As mentioned before in almost every luxury industry, high net worth individuals love and crave to work with experts in the industries ranging from cars, watches, and of course luxury real estate. It’s almost a given that buyer and sellers of luxury goods will want some form of written research an or comparison on direct competitors to a specific item and in this case home. Although we can never know what the market will do in the future, one thing we can do and have full control of is in the way we monitor and interpret what’s happening in the market place, to understand what’s selling and what’s not; but most importantly, at what price it is moving in the market place. This is where the essential skill of constructing a competitive market analysis comes into play and I’ll share the way I handle the construction of a CMA, and what I look for in doing so.
First things first, when I started in luxury real estate I lacked credibility because of my age and the market was super saturated with many grey haired more experienced agents, and that’s who ultimately ended up being my competitor. I came to the conclusion that to make it, I had to know everything that’s going on in my market and truly know like the back of my hand all the facts. To make myself more appealing I would construct a full CMA report that would break down my recommended price to sellers based on the direct competitors of their home on the market and what’s actually selling.
When constructing a CMA Here’s are the things I look for and consider important, not because I was some genius and figured it out on my own; but because I’ve read a lot, studied a lot, and most importantly asked millionaire agents a lot of questions!
1. Date of Sale – This is important if your creating a CMA for a client you’ll need to look up and find every direct comparable to the subject property that has sold recently. Some of you may ask well what’s recently, to me personally recently is in the last three months max six months. This information will allow you to better defend your suggested listing price to the seller, because you’ll actually be able to show the seller what’s selling if anything, and or what’s just sitting on the market and share some reasons why. This also will give you an idea on how long it can take to sell this home.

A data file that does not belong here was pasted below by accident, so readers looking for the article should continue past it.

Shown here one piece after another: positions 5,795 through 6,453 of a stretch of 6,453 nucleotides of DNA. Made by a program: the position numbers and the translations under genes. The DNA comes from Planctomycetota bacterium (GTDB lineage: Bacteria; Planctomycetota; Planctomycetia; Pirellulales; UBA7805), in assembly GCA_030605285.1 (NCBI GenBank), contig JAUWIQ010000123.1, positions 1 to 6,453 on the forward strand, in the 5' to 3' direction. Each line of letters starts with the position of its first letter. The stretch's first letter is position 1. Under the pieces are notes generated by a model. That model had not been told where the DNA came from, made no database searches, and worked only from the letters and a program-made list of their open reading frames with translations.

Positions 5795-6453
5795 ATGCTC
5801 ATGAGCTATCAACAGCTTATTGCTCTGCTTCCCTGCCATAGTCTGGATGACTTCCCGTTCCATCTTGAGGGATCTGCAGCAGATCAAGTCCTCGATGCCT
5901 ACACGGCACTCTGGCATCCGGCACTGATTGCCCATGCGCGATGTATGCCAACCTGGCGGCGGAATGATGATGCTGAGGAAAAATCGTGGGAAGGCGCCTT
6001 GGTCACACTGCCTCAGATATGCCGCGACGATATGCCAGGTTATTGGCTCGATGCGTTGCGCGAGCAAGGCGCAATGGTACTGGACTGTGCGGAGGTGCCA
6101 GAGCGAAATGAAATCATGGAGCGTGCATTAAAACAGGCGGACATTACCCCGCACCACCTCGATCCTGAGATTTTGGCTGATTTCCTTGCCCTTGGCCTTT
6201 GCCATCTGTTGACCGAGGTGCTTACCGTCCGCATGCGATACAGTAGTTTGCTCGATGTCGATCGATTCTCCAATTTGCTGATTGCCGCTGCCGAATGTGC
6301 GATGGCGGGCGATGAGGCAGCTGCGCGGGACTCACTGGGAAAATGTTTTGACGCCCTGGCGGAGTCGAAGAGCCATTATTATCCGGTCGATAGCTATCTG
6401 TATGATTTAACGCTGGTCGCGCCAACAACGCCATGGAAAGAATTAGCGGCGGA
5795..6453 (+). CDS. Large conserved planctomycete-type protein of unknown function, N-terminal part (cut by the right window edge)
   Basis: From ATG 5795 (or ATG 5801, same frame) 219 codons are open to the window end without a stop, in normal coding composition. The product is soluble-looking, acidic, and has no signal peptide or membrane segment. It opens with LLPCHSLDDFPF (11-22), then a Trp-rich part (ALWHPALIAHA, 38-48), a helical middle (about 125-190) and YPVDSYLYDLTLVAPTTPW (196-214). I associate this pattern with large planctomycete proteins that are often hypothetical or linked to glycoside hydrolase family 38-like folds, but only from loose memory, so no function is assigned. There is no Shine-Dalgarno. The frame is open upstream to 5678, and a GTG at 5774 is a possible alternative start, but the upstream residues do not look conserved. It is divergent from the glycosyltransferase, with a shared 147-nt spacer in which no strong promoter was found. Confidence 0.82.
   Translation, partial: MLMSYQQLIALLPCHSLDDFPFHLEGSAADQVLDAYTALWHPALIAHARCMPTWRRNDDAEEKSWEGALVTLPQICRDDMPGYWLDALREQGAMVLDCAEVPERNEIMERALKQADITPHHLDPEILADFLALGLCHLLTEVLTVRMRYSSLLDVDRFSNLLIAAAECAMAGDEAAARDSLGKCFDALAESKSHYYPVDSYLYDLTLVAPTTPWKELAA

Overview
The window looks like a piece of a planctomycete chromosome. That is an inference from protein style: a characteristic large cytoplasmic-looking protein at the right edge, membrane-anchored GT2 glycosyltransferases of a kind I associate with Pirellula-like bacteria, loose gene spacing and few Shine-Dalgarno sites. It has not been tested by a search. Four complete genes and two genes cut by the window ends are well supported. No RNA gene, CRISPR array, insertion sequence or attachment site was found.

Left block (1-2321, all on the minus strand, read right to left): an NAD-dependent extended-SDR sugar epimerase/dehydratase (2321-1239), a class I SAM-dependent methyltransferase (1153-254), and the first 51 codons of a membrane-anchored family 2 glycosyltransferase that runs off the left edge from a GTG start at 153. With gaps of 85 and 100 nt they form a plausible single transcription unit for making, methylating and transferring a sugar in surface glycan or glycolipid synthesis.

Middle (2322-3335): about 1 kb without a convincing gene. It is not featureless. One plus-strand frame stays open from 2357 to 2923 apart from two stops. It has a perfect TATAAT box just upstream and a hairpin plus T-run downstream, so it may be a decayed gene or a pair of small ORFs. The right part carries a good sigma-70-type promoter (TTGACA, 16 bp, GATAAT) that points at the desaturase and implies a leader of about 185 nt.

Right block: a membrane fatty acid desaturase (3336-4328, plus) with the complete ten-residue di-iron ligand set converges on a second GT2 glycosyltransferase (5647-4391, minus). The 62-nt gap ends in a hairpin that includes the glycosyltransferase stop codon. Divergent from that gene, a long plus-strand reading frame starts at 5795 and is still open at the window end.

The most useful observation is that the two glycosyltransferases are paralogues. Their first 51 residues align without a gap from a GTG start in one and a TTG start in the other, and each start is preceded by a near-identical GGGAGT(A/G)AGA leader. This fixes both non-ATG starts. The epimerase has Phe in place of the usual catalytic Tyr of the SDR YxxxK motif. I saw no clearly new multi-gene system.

2. Acreage – I was taught to combine acreage with privacy, simply because the bigger the land area the more private the home is thought to be. This isn’t always true but more on that later. The acreage is important and adds a ton a value to a listing price, that you can’t overlook it. One day you may have a client who only wants an acre of land to keep lawn maintained low, but on other days you may have a client who wants a ton of privacy on 25 acres of land. Know what land is selling for in your market! But also don’t assume that because one property has 1 acre of land and the property you are pitching has two acres of land that your property is worth twice as much. That’s not how it works.
3. Location – Location, location, location! Need I say more?
4. Age/Condition – Most professional appraisers use a concept referred to as the effective age of a home. For example an 100-year home that has been rebuilt from the inside out with all new everything can have an effective age of 5 years where one of your comparable may be a 5-year old home but an effective age of 20 years due to poor maintenance and abuse from the owners. If it comes to actual age or effective age, effective age wins every time when selling to high-end clients who want a bigger bang for their million bucks.
5. Amenities – Is there a deep-water dock? Is there beach or a massive pool? How many feet of water frontage available? What’s all this worth in your market? What amenities does your future listing offer, that the comparable you found doesn’t have. This is important as it increases value, but can also negatively affect listing price because some buyers may not want those kinds of amenities. So take all that has sold, and the all the inventory that is selling into consideration in order to establish value for each.
6. Square Footage – Make adjustments to square footage, as it is very important. You do not want to use a home that is 10,000 square feet with a home that is 15,000 square feet. If you have to, which you will mostly likely have to do anyways make adjustments on the square footage based on what a square foot is selling for in your market and adjust accordingly. To know what a square foot is selling for, I would suggest talking to luxury homebuilders in your market to get a general idea on what a square foot costs. Do not use any builder for this information, do research on luxury home builders and build a relationship to have access to them and their knowledge at all times.